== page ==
The European Union and the accession process in Hungary, Poland and Romania: is there a place for social dialogue?

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This paper attempts to shed some light on the nature of the ongoing accession negotiations between the European Union (EU) and the East Central European countries (ECE). Hungary, Poland and Romania are the focus of my paper. My principle argument is that, the accession process is feeble in terms of its transparency and in terms of providing participation routes for interest groups. 1 place this argument in a theoretical framework, which stresses that participation in policy making through civil society is a sign of consolidated democracy. I hypothesise that ‘assumed’ differences in terms of political and social structures, and the pace of accession among these three countries does not affect the conditions of democratic decision making during the accession negotiations.The negotiations are carried out in an elitist and non‐transparent format. As a result social dialogue during the accession process is debilitated and unsubstantiated. As such, this process gives substantial clues about the democratic consolidation process in ECE. I place myself against an elite‐ridden understanding of accession. Therefore, I disagree with the idea that the sheer policy overload deriving from negotiations with the EU as well as the enormous time pressure the process involves tend to encourage a decidedly elitist approach in practice.2 In opposition, I argue that democratic accountability cannot be sacrificed for any efficiency considerations. After all, any technocracy or benign dictatorship could achieve similar efficient policy outputs.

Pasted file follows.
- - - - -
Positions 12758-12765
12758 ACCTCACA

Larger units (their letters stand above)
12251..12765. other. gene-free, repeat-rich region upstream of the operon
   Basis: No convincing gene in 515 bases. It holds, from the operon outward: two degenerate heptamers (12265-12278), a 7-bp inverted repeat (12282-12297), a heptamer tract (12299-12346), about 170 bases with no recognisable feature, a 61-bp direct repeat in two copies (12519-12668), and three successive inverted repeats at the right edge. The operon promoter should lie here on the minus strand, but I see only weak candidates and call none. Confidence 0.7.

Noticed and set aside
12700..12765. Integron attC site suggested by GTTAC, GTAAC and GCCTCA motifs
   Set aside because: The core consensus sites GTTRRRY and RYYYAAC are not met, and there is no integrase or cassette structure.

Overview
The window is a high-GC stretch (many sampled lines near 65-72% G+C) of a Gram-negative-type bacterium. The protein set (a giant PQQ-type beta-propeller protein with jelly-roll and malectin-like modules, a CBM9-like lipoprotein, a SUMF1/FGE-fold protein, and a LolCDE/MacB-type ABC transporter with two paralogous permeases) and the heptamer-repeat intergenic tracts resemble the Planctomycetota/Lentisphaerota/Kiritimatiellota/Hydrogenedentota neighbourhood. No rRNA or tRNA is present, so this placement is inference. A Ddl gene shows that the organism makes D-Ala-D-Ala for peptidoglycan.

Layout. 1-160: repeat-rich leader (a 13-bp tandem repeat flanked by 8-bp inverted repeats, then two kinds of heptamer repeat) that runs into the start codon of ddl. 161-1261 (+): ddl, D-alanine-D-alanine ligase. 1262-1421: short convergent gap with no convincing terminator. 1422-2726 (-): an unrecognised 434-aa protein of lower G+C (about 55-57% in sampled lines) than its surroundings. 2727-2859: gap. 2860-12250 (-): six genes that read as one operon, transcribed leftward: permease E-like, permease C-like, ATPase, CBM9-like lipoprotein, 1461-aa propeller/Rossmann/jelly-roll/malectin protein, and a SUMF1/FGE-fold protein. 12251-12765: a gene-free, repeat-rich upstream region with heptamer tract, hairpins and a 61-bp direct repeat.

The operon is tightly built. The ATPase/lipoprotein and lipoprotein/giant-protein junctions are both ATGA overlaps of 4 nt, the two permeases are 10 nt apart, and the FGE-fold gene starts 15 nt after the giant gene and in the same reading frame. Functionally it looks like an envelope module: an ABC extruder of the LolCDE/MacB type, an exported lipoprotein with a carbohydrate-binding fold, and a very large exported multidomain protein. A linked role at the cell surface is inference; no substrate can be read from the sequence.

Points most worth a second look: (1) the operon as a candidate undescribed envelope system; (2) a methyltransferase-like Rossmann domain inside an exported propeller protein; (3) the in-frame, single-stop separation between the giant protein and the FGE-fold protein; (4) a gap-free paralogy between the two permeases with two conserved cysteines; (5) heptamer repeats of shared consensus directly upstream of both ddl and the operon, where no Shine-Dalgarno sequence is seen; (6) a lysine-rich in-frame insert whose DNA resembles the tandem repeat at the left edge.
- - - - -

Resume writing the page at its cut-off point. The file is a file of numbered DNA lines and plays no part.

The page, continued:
Original languageEnglish
Pages (from-to)297
Number of pages324
Journal Perspectives on European Politics and Society
Issue number2
Publication statusPublished - 29 Feb 2008


  • Hungary
  • Poland
  • Romania
  • European Union
  • accession process
  • social dialogue


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